Can my car get impounded for no insurance?
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UPDATED: Mar 13, 2019
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- Car Insurance is Required in all 50 States
- There’s a possibility your car will get impounded without it, but it’s not a guarantee
- There are consequences besides impoundment
- You’ll be able to get your car out of impoundment, but it won’t be easy
- You should learn your lesson the first time because they’re not lenient on repeated offenders
Insurance is an unwanted expense you have to pay on a regular basis, whether you want to or not. It could even save your car from getting impounded. Not to mention, other consequences come along with driving without insurance in addition to getting your car towed.
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Insurance Background Information
Insurance is a requirement in all 50 states, though the level of coverage varies from state to state.
For instance, in New York, motorists must have at least:
- $25,000 for one person for liability coverage for bodily injuries for one person
- $50,000 for bodily injuries for all people involved in an accident
- $10,000 for property damage
- $50,000 for “no-fault coverage.”
However, according to California’s DMV, drivers must have $15,000 for injury or death for one person and $30,000 for more than one person. Property damage insurance must be at least $5,000, and there isn’t a “no-fault coverage” law in the Golden State.
All drivers must carry an insurance card in their vehicle. If the person is found without the card, the officer may give a person so many days to come up proof of insurance. The car may get impounded, even if the person has insurance but doesn’t have proof.
Fortunately, many police officers are able to look up the information to count as proof.
In some states, such as Pennsylvania, if the person drops his or her insurance or it’s canceled for any reason, the information is relayed to the state, and the person has a certain amount of time to get insurance.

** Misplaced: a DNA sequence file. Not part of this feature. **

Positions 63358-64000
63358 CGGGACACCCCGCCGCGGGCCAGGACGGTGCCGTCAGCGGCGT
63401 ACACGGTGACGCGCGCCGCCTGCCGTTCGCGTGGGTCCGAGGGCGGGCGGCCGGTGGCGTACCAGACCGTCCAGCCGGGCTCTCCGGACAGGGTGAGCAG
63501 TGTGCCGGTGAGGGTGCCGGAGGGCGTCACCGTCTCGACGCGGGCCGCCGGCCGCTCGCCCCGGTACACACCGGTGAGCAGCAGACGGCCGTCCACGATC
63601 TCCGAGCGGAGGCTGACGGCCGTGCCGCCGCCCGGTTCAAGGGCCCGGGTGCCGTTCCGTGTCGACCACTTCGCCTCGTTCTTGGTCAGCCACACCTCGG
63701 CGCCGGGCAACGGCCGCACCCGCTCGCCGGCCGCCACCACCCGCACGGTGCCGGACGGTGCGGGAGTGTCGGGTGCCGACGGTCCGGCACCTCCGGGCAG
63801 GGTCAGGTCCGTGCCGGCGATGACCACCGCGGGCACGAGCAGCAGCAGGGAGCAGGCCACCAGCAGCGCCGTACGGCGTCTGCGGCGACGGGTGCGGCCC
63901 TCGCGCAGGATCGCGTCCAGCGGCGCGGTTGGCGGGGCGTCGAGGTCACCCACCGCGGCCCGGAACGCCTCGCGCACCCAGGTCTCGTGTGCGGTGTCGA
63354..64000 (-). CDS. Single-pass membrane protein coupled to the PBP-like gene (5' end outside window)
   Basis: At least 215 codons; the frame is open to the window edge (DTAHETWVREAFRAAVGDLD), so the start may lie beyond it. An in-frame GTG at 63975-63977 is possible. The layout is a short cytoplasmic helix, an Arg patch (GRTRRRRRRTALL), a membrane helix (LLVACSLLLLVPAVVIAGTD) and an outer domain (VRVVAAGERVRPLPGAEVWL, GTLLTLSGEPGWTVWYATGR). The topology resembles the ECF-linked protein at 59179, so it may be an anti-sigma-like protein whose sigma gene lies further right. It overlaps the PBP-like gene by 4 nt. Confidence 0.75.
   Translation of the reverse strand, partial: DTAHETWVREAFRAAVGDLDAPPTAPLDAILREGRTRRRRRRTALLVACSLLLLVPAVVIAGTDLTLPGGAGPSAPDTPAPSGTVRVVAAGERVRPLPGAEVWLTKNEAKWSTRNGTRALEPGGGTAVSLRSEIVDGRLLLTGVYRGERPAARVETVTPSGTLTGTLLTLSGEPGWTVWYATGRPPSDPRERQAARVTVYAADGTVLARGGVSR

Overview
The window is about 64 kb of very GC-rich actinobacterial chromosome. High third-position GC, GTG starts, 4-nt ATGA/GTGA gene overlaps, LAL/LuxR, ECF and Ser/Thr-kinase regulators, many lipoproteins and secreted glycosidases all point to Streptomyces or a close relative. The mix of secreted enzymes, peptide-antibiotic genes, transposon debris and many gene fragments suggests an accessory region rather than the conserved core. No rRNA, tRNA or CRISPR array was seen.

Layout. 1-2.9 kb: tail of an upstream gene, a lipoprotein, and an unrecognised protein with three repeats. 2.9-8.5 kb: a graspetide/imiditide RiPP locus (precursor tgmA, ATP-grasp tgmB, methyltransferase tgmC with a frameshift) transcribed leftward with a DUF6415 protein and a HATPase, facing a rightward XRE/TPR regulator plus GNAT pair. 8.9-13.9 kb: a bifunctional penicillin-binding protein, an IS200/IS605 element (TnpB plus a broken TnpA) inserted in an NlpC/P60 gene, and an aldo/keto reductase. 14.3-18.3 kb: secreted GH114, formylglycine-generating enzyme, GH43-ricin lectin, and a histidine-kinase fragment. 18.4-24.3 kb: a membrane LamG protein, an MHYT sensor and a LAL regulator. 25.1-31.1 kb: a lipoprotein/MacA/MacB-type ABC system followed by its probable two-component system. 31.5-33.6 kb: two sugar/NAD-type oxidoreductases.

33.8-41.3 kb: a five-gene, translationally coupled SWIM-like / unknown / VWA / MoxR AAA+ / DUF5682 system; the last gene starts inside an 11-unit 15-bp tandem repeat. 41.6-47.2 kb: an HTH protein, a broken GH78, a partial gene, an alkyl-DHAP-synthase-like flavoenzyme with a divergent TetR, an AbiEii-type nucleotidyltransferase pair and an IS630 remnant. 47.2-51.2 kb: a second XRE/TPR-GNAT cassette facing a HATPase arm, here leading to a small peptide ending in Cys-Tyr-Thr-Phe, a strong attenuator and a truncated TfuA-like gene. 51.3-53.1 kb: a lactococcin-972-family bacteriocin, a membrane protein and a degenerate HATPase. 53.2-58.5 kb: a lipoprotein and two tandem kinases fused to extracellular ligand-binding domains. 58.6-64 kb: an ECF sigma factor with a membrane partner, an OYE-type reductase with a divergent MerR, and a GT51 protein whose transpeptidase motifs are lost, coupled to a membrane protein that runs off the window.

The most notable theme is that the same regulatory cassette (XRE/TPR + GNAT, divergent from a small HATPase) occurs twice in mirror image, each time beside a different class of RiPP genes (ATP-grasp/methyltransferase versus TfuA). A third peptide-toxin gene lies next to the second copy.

If the person isn’t compliant, he or she loses his or her plates. However, if a cop catches a person without insurance, the consequences tend to be more severe.
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Will the car get impounded?
It’s possible that the car will get impounded if the person doesn’t have insurance, but it’s not a guarantee. Some states, like New York, require the car to be towed in the event the person is pulled over without insurance.
Other times, it’s the police officer’s decision, and if he or she is in a bad mood, you might find yourself getting towed.
Remember to not become argumentative with the officer if you’re caught without insurance. If you’re friendly and compliant, it may work out in your favor, and your car won’t be towed. This is especially the case if you’re close to home.
If you’re breaking various laws while driving without insurance, the officer might not be lenient, and your car will be impounded.
Keep in mind, the officer more than likely won’t discover you don’t have insurance if you’re complying with other laws because you won’t get pulled over.
Whether your car is impounded or not, other consequences may occur. For instance:
- You may get a hefty fine.
- Your registration may be suspended
- You might even lose your privilege to drive for a certain amount of time.
If your car does get impounded, you’ll be responsible for paying to get it out, and this includes all the fees for each day it’s in there. In order to get it out, you’ll have to get insurance on the car.
The first step is to get insurance on your vehicle. Then, you’ll need to take a trip to the impound lot and show proof of insurance. You’ll be asked to show proof of identity as well. You’ll then need to pay all the fees up front before they’ll let you have your car.
What happens with second-time offenders?
The consequences for second-time offenders is usually worse. The first time the person may get out off with a warning and a fine, but if the person is caught for the second time, the car will more than likely get impounded.
And the fines will be much worse the second time around. The person may even end up serving time in jail. This is especially the case if the person has had any other violations.